January 27, 2016

New Study Finds $3 Billion Boon to Iowa’s Economy if Supermarkets, Restaurants and Schools Bought More Locally Grown Food

Projects $800 Million in Sales if Just 25 Percent all Large–Scale Food Buyers Bought Local Produce, Plus Thousands of Jobs and Boost to Iowa’s Dwindling Midsized Farms

WASHINGTON (January 28, 2016)— While midsize family farms in Iowa and across America have been disappearing for decades, a new report by the Union of Concerned Scientists (UCS) found that increased demand for fresh, sustainably-grown local food offers new economic opportunities for farmers and rural communities.

According to the report, “Growing Economies: Connecting Local Farmers and Large-Scale Food Buyers to Create Jobs and Revitalize America’s Heartland,” smart public policies that connect local farmers to large food buyers such as supermarkets, restaurants, hospitals and school districts can help bring back midsize farms, create thousands of jobs and boost the local economy.

Researchers at Iowa State University have estimated that Iowans spend $8 billion on food annually and only 10 percent of the food is locally produced. Iowa farmers could capitalize on the increasing demand for locally-grown food, according to the study, which also found:  

  • If just half of the state’s food-buying institutions purchased food from in-state farmers at the level of interest they expressed in recent surveys, it would generate $1.67 billion in sales—a boon to the state’s economy. If all of Iowa’s institutions purchased locally at the level they would like, it would generate more than $3 billion in sales.
  • Midsize farms could contribute roughly half that added revenue. Iowa lost roughly 6,000 midsize family farms from 2007 to 2012, but beefed up local-food markets could return nearly three-quarters of those farms to the state.
  • If midsize farms supplied food to meet half of the identified market demand, it could support at least 12,000 in-state jobs and possibly as many as 49,000 full-time farm jobs.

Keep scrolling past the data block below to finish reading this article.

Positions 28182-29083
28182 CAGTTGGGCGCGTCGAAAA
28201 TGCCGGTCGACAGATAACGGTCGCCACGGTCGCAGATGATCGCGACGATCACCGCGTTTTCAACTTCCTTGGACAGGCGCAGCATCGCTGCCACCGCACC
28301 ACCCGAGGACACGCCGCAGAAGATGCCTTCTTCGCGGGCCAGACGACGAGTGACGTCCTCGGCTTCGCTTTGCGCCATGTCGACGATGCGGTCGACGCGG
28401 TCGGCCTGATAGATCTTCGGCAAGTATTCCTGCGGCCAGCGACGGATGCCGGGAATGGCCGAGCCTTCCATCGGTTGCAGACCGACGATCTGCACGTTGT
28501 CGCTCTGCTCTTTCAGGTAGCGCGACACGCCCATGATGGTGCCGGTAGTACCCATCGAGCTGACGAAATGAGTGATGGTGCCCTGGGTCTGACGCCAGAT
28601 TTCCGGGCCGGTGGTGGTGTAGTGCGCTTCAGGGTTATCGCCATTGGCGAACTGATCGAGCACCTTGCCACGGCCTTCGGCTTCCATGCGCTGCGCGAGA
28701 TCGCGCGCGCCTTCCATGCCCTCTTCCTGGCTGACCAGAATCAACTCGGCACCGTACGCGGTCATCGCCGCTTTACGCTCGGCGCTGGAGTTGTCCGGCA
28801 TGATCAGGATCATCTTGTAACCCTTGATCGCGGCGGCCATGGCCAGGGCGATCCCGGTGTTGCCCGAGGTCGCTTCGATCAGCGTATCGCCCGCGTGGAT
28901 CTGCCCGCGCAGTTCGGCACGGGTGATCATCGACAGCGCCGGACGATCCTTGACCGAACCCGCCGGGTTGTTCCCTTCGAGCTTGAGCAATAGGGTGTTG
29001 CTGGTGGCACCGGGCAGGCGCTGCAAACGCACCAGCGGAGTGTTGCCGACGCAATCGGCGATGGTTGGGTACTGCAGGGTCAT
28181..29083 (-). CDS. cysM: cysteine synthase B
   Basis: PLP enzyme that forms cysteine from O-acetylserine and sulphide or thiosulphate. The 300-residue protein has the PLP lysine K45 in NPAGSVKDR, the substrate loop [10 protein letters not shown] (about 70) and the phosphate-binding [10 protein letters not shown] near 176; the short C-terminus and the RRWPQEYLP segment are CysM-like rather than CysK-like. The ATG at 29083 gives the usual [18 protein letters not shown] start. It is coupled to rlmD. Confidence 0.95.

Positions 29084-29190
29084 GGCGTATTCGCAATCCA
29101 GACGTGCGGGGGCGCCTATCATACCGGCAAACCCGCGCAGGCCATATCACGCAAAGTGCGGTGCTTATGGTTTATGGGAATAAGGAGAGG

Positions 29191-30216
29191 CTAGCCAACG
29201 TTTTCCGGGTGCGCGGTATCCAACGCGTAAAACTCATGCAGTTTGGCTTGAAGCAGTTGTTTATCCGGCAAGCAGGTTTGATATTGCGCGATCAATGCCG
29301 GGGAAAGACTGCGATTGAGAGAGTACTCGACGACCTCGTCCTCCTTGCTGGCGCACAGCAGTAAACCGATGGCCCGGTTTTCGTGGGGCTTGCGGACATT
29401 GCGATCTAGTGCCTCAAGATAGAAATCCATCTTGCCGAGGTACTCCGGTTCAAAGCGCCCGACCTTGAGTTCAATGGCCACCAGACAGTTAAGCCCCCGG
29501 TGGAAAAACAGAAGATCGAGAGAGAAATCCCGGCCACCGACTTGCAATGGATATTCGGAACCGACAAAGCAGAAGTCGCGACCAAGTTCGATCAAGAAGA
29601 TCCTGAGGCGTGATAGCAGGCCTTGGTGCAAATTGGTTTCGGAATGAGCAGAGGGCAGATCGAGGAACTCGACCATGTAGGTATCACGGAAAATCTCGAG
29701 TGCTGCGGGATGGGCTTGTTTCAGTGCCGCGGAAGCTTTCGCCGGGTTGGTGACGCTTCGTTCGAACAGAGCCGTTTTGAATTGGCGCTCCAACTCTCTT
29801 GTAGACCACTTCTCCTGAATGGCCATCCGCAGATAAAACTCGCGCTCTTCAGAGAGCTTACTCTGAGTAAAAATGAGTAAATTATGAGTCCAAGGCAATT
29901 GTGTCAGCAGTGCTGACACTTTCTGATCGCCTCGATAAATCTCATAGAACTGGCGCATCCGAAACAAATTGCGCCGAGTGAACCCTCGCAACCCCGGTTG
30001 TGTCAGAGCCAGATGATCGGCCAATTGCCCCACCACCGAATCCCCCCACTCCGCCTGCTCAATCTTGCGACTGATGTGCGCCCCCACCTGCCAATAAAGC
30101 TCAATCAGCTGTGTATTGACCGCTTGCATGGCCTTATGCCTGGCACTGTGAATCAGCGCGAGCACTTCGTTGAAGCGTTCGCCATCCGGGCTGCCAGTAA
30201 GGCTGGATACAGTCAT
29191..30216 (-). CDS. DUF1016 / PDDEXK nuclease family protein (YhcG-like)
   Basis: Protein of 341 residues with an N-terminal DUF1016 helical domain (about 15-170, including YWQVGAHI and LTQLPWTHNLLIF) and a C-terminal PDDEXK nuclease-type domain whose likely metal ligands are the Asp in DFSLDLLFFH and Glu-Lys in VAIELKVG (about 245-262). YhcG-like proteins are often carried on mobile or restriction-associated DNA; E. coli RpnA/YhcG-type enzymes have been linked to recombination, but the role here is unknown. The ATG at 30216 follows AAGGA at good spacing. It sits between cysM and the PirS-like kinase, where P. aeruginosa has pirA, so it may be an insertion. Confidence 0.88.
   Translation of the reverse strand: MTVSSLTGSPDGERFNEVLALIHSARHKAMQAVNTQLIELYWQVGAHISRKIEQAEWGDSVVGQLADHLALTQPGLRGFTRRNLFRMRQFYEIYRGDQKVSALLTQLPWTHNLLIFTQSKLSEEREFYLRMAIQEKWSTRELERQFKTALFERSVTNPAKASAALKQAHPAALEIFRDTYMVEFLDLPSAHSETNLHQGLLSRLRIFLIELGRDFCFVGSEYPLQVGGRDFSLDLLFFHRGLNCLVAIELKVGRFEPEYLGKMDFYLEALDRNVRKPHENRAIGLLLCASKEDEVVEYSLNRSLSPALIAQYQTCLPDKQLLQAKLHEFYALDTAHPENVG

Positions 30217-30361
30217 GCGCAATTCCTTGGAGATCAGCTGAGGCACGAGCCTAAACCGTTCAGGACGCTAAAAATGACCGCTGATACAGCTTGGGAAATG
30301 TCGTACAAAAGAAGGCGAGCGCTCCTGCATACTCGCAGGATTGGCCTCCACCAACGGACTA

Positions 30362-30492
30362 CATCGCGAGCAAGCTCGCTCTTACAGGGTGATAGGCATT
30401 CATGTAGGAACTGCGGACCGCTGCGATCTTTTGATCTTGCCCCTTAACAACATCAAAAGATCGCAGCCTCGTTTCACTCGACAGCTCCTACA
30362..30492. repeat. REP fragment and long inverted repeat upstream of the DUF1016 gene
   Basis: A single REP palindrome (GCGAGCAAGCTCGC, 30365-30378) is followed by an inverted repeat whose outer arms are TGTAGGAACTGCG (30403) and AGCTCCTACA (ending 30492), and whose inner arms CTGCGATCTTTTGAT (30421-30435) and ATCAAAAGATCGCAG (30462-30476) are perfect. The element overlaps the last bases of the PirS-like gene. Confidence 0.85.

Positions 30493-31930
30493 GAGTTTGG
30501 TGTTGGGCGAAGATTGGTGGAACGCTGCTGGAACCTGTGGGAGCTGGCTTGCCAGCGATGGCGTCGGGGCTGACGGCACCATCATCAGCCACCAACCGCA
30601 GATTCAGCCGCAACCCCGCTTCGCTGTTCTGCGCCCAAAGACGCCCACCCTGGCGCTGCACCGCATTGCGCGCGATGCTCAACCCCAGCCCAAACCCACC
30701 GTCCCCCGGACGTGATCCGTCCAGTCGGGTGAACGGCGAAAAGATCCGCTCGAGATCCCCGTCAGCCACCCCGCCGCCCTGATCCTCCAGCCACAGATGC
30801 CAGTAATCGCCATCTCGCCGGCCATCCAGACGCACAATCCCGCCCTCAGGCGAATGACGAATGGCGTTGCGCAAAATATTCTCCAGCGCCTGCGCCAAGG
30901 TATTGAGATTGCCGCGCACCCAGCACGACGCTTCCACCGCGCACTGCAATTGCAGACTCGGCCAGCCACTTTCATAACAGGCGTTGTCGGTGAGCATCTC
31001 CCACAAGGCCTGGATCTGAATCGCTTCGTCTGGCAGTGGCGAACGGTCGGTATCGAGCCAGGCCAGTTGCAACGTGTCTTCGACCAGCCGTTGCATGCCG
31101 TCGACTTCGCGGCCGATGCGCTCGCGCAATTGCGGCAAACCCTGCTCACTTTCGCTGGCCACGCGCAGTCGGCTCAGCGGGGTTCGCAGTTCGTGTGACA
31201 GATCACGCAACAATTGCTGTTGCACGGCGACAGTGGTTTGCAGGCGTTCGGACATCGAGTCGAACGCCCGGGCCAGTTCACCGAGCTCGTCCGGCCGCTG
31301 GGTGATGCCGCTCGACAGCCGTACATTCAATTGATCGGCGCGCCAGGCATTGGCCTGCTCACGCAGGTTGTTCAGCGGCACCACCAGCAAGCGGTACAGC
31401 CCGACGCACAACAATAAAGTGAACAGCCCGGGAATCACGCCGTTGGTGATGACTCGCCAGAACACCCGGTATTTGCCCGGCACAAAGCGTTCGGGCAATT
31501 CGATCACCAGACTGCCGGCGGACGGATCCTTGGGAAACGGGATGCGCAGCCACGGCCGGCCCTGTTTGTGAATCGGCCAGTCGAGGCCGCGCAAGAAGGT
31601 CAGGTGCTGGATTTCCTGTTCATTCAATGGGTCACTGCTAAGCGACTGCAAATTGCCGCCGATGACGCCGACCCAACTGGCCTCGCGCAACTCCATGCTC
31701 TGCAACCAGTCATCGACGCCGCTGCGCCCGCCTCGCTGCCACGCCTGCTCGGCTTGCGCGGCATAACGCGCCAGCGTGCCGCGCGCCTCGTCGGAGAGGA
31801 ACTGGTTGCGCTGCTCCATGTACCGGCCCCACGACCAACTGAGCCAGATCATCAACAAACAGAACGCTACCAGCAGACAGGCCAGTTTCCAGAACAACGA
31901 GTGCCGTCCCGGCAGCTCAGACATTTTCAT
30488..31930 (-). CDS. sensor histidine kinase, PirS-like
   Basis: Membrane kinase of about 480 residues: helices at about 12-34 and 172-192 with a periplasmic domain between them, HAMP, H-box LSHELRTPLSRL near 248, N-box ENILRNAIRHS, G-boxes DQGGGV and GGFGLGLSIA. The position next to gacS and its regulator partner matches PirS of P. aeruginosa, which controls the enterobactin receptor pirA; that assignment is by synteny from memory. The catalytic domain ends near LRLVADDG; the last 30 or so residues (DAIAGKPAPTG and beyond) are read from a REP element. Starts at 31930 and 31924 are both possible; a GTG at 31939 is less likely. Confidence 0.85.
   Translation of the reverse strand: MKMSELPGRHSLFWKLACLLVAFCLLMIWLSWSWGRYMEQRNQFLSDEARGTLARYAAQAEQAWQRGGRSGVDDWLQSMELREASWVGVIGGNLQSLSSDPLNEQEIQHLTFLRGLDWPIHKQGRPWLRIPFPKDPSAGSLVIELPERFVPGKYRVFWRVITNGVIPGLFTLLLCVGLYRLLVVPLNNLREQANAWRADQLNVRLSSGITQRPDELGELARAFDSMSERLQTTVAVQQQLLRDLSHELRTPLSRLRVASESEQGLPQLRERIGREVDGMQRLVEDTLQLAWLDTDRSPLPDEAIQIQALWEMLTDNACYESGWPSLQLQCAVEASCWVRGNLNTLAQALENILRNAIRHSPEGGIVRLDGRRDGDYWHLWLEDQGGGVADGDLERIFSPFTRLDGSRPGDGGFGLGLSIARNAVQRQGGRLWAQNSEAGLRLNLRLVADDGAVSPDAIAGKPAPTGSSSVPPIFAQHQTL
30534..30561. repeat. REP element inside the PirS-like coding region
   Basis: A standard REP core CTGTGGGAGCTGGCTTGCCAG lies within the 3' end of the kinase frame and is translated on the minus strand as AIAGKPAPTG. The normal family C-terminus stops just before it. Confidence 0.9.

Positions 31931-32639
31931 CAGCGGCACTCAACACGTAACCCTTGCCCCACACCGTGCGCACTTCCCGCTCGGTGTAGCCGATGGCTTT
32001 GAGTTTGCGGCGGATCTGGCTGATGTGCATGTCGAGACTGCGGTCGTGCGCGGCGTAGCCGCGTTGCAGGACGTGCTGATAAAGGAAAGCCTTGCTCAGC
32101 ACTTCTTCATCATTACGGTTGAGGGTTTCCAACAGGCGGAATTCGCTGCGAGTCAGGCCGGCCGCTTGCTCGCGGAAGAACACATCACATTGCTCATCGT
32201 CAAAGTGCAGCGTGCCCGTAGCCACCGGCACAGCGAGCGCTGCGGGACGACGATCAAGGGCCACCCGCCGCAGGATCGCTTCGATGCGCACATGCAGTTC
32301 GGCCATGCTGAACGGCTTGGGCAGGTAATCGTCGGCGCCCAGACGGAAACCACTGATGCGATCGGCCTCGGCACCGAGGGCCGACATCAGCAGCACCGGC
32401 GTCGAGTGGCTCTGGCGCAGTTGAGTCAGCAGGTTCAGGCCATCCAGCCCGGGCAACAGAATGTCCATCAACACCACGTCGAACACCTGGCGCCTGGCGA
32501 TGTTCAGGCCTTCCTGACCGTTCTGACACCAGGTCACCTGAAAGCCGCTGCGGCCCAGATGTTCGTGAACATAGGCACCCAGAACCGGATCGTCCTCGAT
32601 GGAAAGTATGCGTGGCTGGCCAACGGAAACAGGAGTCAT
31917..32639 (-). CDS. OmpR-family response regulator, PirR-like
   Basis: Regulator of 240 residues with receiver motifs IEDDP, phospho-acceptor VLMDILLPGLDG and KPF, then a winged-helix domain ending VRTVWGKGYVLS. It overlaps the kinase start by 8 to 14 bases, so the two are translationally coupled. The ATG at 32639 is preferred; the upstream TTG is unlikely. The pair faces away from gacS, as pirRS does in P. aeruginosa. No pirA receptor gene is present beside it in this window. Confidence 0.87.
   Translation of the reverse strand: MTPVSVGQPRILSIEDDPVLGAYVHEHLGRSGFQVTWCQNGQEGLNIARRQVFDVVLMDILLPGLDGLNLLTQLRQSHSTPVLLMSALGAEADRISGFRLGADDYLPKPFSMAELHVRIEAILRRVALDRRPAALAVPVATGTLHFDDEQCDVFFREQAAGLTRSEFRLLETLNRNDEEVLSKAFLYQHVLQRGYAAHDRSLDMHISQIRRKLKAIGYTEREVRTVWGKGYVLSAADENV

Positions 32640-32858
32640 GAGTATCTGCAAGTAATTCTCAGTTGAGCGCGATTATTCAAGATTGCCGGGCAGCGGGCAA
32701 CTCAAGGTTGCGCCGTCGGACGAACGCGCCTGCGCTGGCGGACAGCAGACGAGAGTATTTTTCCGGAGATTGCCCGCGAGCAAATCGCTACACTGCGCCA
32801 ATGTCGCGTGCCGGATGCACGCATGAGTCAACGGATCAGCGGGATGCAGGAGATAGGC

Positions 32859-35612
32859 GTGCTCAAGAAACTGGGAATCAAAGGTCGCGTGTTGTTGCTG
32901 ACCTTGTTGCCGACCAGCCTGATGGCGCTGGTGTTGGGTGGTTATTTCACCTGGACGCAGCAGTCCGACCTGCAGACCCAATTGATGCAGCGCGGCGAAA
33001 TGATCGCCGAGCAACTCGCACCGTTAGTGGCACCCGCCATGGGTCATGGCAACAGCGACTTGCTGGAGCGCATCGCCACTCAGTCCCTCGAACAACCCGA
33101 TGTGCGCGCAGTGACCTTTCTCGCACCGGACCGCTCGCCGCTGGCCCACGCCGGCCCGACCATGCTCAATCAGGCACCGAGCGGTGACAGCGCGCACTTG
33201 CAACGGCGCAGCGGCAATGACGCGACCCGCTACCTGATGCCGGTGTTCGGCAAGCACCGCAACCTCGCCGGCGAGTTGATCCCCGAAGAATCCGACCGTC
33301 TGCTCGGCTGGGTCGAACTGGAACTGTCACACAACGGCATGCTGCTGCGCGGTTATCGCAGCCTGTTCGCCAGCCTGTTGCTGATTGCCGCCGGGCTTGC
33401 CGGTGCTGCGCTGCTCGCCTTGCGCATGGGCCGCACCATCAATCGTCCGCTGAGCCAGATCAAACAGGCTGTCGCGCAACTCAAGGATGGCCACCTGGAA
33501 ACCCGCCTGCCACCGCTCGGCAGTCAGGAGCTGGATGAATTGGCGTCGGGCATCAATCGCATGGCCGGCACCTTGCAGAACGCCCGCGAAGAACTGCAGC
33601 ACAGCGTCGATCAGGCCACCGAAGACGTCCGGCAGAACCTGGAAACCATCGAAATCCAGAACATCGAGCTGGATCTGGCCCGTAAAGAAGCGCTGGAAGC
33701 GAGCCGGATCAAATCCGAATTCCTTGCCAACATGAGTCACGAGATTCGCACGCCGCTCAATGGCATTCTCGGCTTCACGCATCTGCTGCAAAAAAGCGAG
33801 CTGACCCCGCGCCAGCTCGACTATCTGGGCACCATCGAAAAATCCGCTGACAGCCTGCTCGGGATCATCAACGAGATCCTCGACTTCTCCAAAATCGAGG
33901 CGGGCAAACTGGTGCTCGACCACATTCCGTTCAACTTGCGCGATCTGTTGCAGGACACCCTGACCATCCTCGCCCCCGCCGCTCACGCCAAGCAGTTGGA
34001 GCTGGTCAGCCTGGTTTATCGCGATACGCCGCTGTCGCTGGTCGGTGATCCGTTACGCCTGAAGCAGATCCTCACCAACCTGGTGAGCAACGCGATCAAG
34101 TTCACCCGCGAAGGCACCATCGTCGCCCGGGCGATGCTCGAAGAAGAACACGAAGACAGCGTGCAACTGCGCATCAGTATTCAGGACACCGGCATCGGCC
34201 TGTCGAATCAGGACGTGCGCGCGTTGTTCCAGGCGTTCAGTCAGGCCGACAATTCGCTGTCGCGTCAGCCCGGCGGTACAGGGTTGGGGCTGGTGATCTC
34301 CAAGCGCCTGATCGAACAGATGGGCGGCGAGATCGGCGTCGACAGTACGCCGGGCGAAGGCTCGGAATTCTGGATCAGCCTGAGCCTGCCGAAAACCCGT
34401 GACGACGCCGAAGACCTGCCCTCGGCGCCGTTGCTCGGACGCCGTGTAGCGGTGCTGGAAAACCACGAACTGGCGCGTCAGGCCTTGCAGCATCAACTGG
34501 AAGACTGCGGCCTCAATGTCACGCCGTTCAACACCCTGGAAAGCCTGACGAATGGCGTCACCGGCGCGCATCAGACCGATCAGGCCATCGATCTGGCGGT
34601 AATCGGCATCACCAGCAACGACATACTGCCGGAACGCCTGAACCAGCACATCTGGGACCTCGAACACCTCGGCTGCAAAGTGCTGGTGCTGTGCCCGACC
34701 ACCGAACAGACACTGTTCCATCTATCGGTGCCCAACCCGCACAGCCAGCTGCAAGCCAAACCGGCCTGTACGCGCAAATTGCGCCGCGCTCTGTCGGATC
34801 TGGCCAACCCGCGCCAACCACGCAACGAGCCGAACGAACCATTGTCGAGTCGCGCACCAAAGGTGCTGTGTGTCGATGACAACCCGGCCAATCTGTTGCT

• Beginning and transitioning farmers need financial incentives, research and technical assistance to get healthy food from farms to markets. By providing such support, forward-looking federal food and farm policies could revitalize rural communities across the country.

“Now more than ever, consumers want to know how their food is being produced, and by whom, and food sellers in Iowa, and across the country are taking notice,” said Anthony Thompson, president of the Iowa Food Co-op. “Food hubs like ours play an integral role in getting healthy food from farms to consumers. Financial incentives for buying local and more investments in food hubs and other connecting players would go a long way toward making local food accessible to us and our customers.”

Though there’s increasing interest in local food, farmers need help.

“It's really tough for smaller farms to get started today," said Dale Raasch, founder of Bridgewater Farms, a family-owned, mid-size farm specializing in sustainable, organic produce. “When you go to the bank to borrow money for equipment, financial advisers are used to hearing about yields for commodity crops like corn, soybean and cattle; they aren't willing to stick their necks out and give loans for crops like vegetables because they have no idea what tomatoes go for, what money they can bring in. State and federal grants are also hard to get. More research on diversified crops and their marketability could ensure farmers get the funds they need to survive and grow. Food hubs can also help new farmers, who are still building up relationships with customers and food-buying institutions, get a foot in the door.”

The UCS report is the first in a series making the case that a national food policy is needed to address an outdated and out-of-balance food system that encourages the voluminous production of crops used in unhealthy processed and junk food. Federal policies should instead spur the production of healthy and affordable fruits and vegetables, according to the report.

“It used to be that locally-produced sustainable foods were a niche market, but demand for them has really spread to the mainstream in the last decade,” said Suman Hoque, chef and owner of HoQ, a Des Moines restaurant. “I believe in buying local and supporting local economies because we can keep the money right here, in Des Moines, and also because we can feature fresh produce. As Americans, our attitudes toward food and eating are changing and there’s more consciousness about what we’re eating, where it’s coming from, and who’s preparing it. This is an important trend taking root across the country and we enthusiastically support increasing access to local, sustainable foods.”  

The UCS report focuses on Iowa, but the findings apply to other states.

“Unfortunately, our current food policy isn’t focused on what’s good for our health or the health of rural economies,” said Ricardo Salvador, director of the Food and Environment program at UCS. “That’s why we need a national food policy that can help us make the large-scale transition we need to a food system that encourages the production of healthy food.”